A New Hampshire fireworks store has told the FBI that it sold four-hundred dollars worth of fireworks in February to accused Boston bomber Tamerlan Tsarnaev.
The gunpowder in fireworks is often used in bombs.
"He just wanted the biggest, loudest stuff we had in the store," said Megan Kearns, the assistant manager of Phantom Fireworks, in an interview with ABC News affiliate WMUR.
Kearns said Tsarnaev -- the older of the two brothers now accused in the blast -- bought two large reloadable mortar kits during a two for one sale. She said she remembered Tamerlan because of his Russia accent. The store has since confirmed his purchase with store records.
"Pretty much the only thing that was remarkable about him was that he had a Russian accent, which we don't get too many people in here who have Russian accents," she said.
The amount of gunpowder that could be harvested from the kits—less than half a pound—would not have been enough to detonate the Boston bombs, Phantom Fireworks VP William Weimer said.
Fireworks have often been used by terrorists to power their bombs, including by the man who tried but failed to detonate a car bomb in Times Square. He bought fireworks from a different Phantom Fireworks store, in Pennsylvania.
"Fireworks will give you what you need in terms of blast," said Kevin Barry, Retired Detective First Grade, NYPD Bomb Squad.
Barry told ABC News that while the ingredients are easily purchased – the actual assembly instructions are still hard to find and follow.
"What it seems they did was purchased commercially manufactured mortars, ripped them down and ripped out the powder," he said. "When you confine this powder in a pressure cooker it is very powerful."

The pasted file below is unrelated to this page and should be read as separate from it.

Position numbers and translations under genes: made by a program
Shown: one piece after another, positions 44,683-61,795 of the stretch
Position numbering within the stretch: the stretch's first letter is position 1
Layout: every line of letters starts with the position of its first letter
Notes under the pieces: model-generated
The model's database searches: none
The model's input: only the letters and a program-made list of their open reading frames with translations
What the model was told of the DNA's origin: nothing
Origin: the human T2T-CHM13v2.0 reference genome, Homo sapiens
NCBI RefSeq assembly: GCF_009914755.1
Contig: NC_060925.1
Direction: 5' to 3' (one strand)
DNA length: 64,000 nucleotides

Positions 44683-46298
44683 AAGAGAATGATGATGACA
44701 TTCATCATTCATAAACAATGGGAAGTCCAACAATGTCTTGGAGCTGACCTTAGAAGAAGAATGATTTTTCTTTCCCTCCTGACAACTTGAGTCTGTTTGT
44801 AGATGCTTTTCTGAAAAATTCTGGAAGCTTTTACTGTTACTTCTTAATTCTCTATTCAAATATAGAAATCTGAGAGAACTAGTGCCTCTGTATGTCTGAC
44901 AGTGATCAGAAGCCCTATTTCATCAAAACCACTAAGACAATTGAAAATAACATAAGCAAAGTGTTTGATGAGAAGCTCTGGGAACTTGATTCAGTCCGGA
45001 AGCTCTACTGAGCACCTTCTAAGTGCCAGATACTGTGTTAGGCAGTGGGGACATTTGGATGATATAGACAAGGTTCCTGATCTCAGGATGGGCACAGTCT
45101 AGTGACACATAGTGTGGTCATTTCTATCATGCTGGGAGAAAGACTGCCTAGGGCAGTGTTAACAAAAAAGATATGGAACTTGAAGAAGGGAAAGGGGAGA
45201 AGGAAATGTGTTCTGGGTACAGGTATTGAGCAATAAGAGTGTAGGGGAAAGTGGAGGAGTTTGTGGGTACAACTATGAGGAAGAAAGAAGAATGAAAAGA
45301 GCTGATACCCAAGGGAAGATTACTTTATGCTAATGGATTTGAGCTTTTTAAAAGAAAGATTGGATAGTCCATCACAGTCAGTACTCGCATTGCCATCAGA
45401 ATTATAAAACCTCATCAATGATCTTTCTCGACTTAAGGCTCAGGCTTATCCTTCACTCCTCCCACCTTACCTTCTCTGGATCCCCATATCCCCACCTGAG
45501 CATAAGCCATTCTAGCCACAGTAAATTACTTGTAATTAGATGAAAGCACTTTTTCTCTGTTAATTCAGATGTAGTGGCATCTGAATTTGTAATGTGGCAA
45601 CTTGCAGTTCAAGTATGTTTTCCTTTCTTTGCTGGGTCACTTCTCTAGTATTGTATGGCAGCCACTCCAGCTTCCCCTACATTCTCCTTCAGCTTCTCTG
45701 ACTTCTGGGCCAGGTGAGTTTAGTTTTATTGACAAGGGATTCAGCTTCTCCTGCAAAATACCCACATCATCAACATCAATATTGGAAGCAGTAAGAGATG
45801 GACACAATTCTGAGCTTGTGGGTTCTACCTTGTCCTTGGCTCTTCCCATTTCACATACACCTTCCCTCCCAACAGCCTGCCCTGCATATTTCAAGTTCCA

The charging document filed in the case against 19-year-old Dzhokhar Tsarnaev also notes that FBI agents found "a large pyrotechnic" in his college dorm room.
Federal agents have analyzed the two pressure cooker bombs used in the Boston Marathon attack and confirmed early speculation that the other components were also built largely, if not entirely of commercially available items, including parts of a remote control toy car, BBs and small nails.
The analysis was circulated to law enforcement agencies Tuesday evening in a federal law enforcement joint intelligence bulletin.
The report notes that a similar device was found in the thwarted 2010 attempt to set off explosives in Times Square.
"Terrorists can exploit the innocuous appearance and transportability of pressure cookers to conceal IED components," the bulletin says.